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*On this date in 1983, the legislative bill establishing Martin Luther King Day as a national holiday was signed.
The official holiday, on the third Monday of January, began in 1986. It was the first new American holiday since 1948 when Memorial Day was created as a "prayer for peace" day. Also, it was only the second national holiday in the twentieth century (the other was Veterans Day, created as Armistice Day in 1926 to honor those who died in World War I). King is not the only American besides George Washington to have a national holiday designated for his birthday (those of Abraham Lincoln, Thomas Jefferson, Robert E. Lee, and others are celebrated in some states but not nationwide). George Washington Carver Day was signed in 1945 by President Truman.
Internationally, King was one of the few social leaders of any country to be honored with a holiday (Mahatma Gandhi's birthday is observed in India). Such standing by a member of a country's racial minority is almost unheard of. Usually, the honor is reserved for military or religious figures. When President Ronald Reagan signed legislation creating the holiday, it marked the end of a persistent, highly organized lobbying effort across the nation that lasted 15 years. "We worked hard to put together a national effort and make a powerful network," said Cedric Hendricks, legislative aide to Rep. John Conyers, Michigan Democrat.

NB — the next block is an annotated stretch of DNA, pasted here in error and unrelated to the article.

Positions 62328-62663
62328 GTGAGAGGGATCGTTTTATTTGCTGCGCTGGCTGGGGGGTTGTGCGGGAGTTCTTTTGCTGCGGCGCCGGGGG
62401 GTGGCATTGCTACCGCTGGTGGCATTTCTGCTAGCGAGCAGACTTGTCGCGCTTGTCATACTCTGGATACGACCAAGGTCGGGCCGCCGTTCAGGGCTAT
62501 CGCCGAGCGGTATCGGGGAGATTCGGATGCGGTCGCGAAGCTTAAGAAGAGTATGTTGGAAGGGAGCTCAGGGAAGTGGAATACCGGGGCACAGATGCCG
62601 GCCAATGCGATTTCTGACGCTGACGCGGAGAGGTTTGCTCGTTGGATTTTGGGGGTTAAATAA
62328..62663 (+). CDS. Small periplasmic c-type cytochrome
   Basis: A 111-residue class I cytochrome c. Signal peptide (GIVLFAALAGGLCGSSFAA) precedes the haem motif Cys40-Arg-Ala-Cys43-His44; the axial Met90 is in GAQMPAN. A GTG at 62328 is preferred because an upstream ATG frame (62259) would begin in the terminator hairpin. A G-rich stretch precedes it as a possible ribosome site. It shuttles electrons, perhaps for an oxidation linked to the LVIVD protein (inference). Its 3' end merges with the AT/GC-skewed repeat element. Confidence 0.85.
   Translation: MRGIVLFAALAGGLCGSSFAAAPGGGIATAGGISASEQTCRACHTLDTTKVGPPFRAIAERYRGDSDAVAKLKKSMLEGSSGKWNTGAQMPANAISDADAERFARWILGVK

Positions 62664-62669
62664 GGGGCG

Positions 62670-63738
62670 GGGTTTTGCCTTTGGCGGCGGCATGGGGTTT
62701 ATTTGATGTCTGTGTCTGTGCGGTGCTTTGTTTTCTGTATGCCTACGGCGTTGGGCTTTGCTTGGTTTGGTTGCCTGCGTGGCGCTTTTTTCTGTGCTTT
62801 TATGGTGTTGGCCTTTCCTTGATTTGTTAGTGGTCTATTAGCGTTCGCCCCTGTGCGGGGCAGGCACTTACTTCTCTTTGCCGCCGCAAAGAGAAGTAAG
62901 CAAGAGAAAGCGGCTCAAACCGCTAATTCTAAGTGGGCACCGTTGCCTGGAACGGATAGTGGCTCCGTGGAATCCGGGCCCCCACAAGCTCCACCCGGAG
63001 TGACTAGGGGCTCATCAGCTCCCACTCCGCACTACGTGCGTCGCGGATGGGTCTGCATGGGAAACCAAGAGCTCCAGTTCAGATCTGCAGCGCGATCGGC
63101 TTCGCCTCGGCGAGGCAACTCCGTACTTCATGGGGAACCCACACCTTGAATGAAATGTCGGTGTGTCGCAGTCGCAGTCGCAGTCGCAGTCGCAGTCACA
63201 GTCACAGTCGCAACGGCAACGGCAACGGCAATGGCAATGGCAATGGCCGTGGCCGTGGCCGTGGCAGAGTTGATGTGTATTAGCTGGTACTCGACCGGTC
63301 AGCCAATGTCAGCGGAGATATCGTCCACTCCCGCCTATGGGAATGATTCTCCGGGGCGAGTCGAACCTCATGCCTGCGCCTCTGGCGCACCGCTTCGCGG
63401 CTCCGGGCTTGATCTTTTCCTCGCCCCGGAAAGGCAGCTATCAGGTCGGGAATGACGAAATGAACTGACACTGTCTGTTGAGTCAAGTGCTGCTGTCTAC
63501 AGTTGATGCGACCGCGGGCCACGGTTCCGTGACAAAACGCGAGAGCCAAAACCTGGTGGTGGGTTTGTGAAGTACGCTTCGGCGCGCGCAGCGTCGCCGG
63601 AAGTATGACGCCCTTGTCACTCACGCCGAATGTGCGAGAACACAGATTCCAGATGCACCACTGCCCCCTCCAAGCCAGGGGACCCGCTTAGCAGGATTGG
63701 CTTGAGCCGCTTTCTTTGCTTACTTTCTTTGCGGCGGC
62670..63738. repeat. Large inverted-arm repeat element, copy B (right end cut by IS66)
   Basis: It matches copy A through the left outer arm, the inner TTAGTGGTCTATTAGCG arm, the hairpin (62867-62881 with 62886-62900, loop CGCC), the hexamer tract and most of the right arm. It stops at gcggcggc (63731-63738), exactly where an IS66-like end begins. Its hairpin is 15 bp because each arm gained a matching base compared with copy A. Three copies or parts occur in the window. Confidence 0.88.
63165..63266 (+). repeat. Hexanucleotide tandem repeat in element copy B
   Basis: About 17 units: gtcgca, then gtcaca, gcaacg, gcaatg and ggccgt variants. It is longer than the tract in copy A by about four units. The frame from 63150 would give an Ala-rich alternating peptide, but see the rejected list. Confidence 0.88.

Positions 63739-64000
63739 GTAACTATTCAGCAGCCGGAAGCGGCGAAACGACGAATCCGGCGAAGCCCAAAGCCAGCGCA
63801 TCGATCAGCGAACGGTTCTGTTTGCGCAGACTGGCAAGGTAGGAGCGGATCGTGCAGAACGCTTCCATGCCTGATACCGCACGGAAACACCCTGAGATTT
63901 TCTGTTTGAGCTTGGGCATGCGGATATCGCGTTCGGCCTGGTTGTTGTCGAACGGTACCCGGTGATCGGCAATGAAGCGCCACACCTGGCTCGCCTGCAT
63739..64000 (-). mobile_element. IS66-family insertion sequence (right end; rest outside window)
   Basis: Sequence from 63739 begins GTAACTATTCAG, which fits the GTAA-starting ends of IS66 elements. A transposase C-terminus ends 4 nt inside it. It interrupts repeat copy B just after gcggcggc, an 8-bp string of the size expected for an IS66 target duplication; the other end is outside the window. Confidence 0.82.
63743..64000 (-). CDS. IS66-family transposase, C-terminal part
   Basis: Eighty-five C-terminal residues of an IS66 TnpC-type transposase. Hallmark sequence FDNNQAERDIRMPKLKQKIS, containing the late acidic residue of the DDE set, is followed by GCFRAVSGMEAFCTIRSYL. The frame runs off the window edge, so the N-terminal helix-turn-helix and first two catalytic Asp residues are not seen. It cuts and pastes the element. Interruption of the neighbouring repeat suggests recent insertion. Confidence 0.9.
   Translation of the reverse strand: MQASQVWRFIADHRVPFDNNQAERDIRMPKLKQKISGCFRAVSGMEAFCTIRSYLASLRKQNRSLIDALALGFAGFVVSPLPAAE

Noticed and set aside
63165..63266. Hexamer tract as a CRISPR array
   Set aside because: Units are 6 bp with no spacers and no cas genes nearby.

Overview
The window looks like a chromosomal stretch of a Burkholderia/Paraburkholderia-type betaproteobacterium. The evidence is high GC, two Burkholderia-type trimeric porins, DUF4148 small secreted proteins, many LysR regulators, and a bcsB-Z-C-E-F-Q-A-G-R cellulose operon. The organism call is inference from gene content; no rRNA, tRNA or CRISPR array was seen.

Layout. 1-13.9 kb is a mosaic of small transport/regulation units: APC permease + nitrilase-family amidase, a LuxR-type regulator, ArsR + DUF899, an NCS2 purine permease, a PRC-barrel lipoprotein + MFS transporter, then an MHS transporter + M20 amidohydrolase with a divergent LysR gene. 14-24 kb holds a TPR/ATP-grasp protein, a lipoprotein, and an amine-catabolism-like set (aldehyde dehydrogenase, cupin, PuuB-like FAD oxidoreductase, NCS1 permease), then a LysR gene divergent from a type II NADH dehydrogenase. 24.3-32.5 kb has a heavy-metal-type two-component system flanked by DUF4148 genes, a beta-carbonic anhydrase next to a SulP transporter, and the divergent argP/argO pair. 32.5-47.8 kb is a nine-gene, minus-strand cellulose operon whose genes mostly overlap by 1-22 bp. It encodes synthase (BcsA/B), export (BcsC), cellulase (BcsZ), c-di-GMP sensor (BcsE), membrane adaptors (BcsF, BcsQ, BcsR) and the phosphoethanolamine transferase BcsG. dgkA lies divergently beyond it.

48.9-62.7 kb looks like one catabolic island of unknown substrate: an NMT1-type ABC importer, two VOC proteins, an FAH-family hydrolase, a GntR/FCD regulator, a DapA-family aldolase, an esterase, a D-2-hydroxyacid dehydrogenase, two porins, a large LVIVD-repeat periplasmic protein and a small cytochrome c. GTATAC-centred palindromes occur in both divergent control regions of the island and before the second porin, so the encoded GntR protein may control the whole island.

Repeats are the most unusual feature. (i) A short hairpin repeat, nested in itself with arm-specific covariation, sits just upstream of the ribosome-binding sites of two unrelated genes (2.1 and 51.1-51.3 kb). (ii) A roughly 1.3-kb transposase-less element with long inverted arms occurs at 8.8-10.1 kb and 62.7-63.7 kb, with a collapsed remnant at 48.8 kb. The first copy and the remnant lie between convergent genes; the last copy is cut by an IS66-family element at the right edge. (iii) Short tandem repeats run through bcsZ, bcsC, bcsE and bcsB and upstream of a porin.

It was Conyers who, four days after King was assassinated in Memphis, submitted the first legislation to commemorate his birthday. Petitions carrying more than 6 million signatures said to be the largest petition drive in history were submitted to Congress in 1970. With help from New York Democratic Rep. Shirley Chisholm, Conyers resubmitted the legislation during each congressional session. The Southern Christian Leadership Conference, which coordinated the petition campaign, also kept continuous pressure on Congress for the holiday. Mass marches in 1982 for voting rights and 1983 to mark the 20th anniversary of King's speech in Washington, D. C., also were a factor.
It took bipartisan support to overcome the opposition of Sen. Jesse Helms, R-North Carolina, who called King a Communist, and President Reagan's lukewarm feelings toward the legislation. In the final analysis, what may have sealed approval of the holiday was a compromise offered by Rep. Katie Hall, Indiana Democrat who marshaled support in the House for the legislation.
Hall, responding to criticism that the holiday would be too close to the Christmas/New Year's week, moved its observance to the third Monday of the month. The notion of a three-day weekend, plus the fact that the third Monday (at the time) followed Super Bowl Sunday, helped push the measure through.
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